Route Napoléon


Route Napoléon is a road in Southern France celebrating the exiled Emperor’s legendary march from the Côte d’Azur, through the Alps, back to the throne of France.

Napoléon's journey today is a series of roads that in 1932 officially became Route Napoléon rn85. Previously called the Winter Alps Route, the 314-kilometre tourist route is marked along the way with commemorative plaques and monuments and is open all year. While today the route is on modern roads and takes various diversions from the original, it still passes through the beauty of the Alpes-Maritimes, Alpes-de-Haute-Provence, Hautes-Alpes and Isère departments.

The start at Golfe-Juan
The start at Golfe Juan


Napoléon Bonaparte was a French military and political leader born on the 15th of August 1769. He rose to prominence during the French Revolution eventually becoming emperor of the French from 1804 until 1814, and again in 1815. As emperor, he dominated global affairs during his reign and led France in the Napoléonic Wars against other countries and coalitions. He was victorious in the majority of these wars, building a large empire that ruled over continental Europe before its collapse in 1815.

Napoléon was one of the greatest commanders in history and his campaigns are studied at military schools worldwide. He died on the 5th May 1821 whilst exiled to the island of Saint Helena off the coast of Africa. In 1840 his body was returned to Paris, where it was interred in the Hotel des Invalides.

Exile to Elba

Although Napoléon was successful in many battles, towards the end of his reign his armies suffered a catastrophic campaign in Russia. Seizing on this as a sign that the emperor was no longer invincible, Prussia allied with Great Britain and Sweden, followed later by Austria and the War of Liberation began. Napoléon retreated to Paris where his ongoing political weakness became untenable with the governing parties. The allies offered peace but Napoléon rejected it and Paris fell in 1814. The French were no longer willing to support Napoléon and he was forced to sign the Treaty of Fontainebleau ending his rule.

As part of this treaty, Napoléon was exiled to the Italian island of Elba where he received sovereignty over the island which allowed him to retain the title of emperor. He arrived at Portoferraio on the 30th May 1814 and within a few months created a small navy and army, developed mines, constructed new roads and overhauled the island's legal and educational systems. A few months into his exile, Napoléon was devastated by the news that his ex-wife Josephine had died in France and planned his return to France.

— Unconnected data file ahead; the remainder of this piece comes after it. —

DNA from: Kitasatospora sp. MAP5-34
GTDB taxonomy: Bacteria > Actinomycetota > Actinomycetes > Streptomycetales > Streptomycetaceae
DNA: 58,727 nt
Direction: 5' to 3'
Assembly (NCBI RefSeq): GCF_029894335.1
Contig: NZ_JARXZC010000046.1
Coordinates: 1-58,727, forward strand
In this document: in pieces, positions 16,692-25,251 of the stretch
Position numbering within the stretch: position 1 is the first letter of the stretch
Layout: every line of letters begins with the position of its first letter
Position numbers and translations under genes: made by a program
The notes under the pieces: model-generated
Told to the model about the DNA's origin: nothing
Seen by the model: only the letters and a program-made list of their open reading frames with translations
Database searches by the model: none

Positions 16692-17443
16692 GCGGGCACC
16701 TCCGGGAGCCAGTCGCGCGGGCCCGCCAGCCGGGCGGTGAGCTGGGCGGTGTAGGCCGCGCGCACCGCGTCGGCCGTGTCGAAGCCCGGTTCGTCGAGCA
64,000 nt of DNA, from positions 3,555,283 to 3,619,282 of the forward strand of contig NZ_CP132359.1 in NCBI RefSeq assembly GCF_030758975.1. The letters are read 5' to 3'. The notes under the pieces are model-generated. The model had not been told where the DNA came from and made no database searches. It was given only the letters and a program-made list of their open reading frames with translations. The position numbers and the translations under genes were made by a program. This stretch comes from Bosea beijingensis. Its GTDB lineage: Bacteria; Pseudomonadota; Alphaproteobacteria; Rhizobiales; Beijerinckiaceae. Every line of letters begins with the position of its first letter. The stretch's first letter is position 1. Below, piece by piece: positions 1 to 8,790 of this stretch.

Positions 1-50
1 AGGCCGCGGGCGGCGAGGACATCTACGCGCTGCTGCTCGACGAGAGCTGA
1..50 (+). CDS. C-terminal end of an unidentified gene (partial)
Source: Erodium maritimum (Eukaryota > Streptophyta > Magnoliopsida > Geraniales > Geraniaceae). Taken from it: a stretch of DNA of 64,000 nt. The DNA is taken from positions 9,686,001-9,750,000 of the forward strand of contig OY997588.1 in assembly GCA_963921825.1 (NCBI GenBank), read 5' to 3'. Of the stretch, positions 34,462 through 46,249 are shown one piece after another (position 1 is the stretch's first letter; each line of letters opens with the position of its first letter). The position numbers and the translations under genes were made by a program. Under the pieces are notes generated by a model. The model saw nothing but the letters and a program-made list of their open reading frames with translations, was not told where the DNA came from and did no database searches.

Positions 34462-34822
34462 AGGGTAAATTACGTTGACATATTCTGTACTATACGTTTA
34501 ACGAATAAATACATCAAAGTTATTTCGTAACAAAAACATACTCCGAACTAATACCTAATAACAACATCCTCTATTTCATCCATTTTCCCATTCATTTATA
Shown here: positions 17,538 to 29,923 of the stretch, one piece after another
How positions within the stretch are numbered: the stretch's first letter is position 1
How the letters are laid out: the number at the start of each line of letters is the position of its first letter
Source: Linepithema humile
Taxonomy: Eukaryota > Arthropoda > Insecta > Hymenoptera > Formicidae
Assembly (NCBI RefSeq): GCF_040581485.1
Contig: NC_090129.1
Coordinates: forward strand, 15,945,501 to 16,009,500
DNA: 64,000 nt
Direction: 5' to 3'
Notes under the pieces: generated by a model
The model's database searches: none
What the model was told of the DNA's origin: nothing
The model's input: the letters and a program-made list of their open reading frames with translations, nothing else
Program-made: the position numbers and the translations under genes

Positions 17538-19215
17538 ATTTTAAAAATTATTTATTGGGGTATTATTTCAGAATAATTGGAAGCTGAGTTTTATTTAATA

Return to France

Less than a year into his exile Napoléon made a dramatic escape, slipping away from Portoferraio on board the brig L'Inconstant with 1,200 men, evading the patrolling English and French fleet that surrounded the island.

On the Ist March, 1815 L'Inconstant approached the coast of France under cover of darkness. Avoiding the garrisoned port of Antibes the brig made landfall on the largely uninhabited Golfe du Juan. On disembarking, Napoléon exclaimed Hail, France, land of heroes. Napoléon's goal was to reach Paris as soon as possible and regain his throne. To do this he avoided going through the hostile regions of Provence and Dauphiné instead of crossing the lower passes of the Southern Alps.

Before I reached Grenoble they thought me a soldier of fortune. When I got there I became a prince Napoléon Bonaparte

The Route

Route Napoléon map

Beginning at Golfe Juan the road takes us to Antibes before heading inland to Grasse, the capital of Perfume and through the Southern Alps via Digne to Grenoble. Col Bayard is the highest pass at 1,246 metres. The 314-kilometres is around a 7-hour drive although splitting it over two days is ideal as there are many notable viewpoints. The route is marked in places by the French Imperial Eagle, carried at the head of Napoléon’s army.

Historically run from south to north it works well in both directions.

From south to north:

  1. Golfe-Juan
  2. Cannes
  3. Antibes
  4. Grasse
  5. La Fare en Champsaur
  6. Saint-Vallier-de-Thiey
  7. Castellane
  8. Digne
  9. Sisteron
  10. Gap
  11. Col Bayard
  12. Corps
  13. La Mure
  14. Laffrey
  15. Vizille
  16. Grenoble